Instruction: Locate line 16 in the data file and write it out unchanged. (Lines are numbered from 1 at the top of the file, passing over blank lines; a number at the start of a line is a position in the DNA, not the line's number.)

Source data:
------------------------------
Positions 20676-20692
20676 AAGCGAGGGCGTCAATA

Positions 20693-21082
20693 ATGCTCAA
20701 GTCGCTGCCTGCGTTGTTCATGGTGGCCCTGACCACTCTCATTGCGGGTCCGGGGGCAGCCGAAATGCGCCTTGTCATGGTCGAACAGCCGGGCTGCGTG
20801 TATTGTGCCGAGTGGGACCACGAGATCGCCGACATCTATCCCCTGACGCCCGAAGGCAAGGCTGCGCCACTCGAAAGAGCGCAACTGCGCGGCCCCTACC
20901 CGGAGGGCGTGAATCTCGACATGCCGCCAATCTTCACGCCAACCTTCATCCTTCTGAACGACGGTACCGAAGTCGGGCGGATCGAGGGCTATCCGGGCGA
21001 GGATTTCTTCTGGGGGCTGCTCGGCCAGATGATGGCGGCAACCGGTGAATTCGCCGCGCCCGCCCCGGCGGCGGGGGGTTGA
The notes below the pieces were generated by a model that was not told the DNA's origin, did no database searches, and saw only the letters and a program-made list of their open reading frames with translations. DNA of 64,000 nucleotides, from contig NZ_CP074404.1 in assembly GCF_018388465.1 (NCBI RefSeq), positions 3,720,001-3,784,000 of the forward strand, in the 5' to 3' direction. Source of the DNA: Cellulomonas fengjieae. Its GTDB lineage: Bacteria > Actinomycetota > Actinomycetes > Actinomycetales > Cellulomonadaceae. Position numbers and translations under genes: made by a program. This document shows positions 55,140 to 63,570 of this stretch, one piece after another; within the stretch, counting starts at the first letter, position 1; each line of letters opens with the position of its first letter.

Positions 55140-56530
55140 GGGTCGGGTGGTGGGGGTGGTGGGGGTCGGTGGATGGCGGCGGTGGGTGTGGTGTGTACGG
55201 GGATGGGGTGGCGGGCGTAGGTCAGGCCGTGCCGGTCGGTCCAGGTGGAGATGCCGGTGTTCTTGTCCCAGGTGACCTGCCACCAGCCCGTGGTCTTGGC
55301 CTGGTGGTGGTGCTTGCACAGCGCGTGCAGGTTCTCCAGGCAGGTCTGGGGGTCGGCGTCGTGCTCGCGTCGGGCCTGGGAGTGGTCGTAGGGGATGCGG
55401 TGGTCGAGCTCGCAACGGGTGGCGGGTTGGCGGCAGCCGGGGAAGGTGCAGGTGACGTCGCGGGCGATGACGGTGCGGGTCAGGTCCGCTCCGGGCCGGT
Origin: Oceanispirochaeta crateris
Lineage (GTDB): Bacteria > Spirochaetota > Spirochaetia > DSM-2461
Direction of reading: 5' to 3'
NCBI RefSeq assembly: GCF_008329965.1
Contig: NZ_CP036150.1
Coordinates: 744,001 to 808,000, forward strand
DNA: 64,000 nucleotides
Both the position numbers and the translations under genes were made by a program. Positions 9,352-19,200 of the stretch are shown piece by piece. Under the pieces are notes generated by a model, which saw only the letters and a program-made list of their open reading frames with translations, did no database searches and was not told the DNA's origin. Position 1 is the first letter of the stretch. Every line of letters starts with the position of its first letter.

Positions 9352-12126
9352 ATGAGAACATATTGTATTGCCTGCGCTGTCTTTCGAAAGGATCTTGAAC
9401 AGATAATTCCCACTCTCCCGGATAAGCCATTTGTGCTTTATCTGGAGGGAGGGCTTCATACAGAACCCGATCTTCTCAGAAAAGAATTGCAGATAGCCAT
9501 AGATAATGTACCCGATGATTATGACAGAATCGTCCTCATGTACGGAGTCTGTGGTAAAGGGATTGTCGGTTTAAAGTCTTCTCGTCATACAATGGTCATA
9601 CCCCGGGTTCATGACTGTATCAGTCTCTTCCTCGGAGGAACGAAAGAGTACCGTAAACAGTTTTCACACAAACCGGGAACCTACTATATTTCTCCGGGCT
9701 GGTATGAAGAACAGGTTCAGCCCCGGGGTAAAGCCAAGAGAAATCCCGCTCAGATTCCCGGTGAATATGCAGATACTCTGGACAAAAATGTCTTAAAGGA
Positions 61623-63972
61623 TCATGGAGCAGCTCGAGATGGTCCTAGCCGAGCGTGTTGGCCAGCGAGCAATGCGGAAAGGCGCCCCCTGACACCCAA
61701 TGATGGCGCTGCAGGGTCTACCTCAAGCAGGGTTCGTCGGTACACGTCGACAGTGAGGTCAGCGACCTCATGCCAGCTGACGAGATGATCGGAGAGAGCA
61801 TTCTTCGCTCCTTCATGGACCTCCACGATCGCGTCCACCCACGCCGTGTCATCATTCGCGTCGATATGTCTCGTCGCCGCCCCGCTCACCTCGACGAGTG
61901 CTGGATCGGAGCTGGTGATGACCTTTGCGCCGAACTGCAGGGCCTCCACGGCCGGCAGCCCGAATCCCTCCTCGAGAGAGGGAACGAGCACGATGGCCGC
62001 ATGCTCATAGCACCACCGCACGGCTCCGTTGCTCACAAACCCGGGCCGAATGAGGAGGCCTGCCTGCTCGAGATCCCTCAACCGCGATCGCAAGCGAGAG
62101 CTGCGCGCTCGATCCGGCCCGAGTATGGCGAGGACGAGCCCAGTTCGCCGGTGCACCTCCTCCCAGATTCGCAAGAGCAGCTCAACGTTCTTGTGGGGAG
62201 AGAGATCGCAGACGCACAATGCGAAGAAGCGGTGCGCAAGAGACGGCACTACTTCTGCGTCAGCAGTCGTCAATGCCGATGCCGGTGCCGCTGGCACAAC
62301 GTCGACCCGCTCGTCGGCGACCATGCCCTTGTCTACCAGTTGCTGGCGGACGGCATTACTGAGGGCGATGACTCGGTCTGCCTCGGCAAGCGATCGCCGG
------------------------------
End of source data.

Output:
Lineage (GTDB): Bacteria > Spirochaetota > Spirochaetia > DSM-2461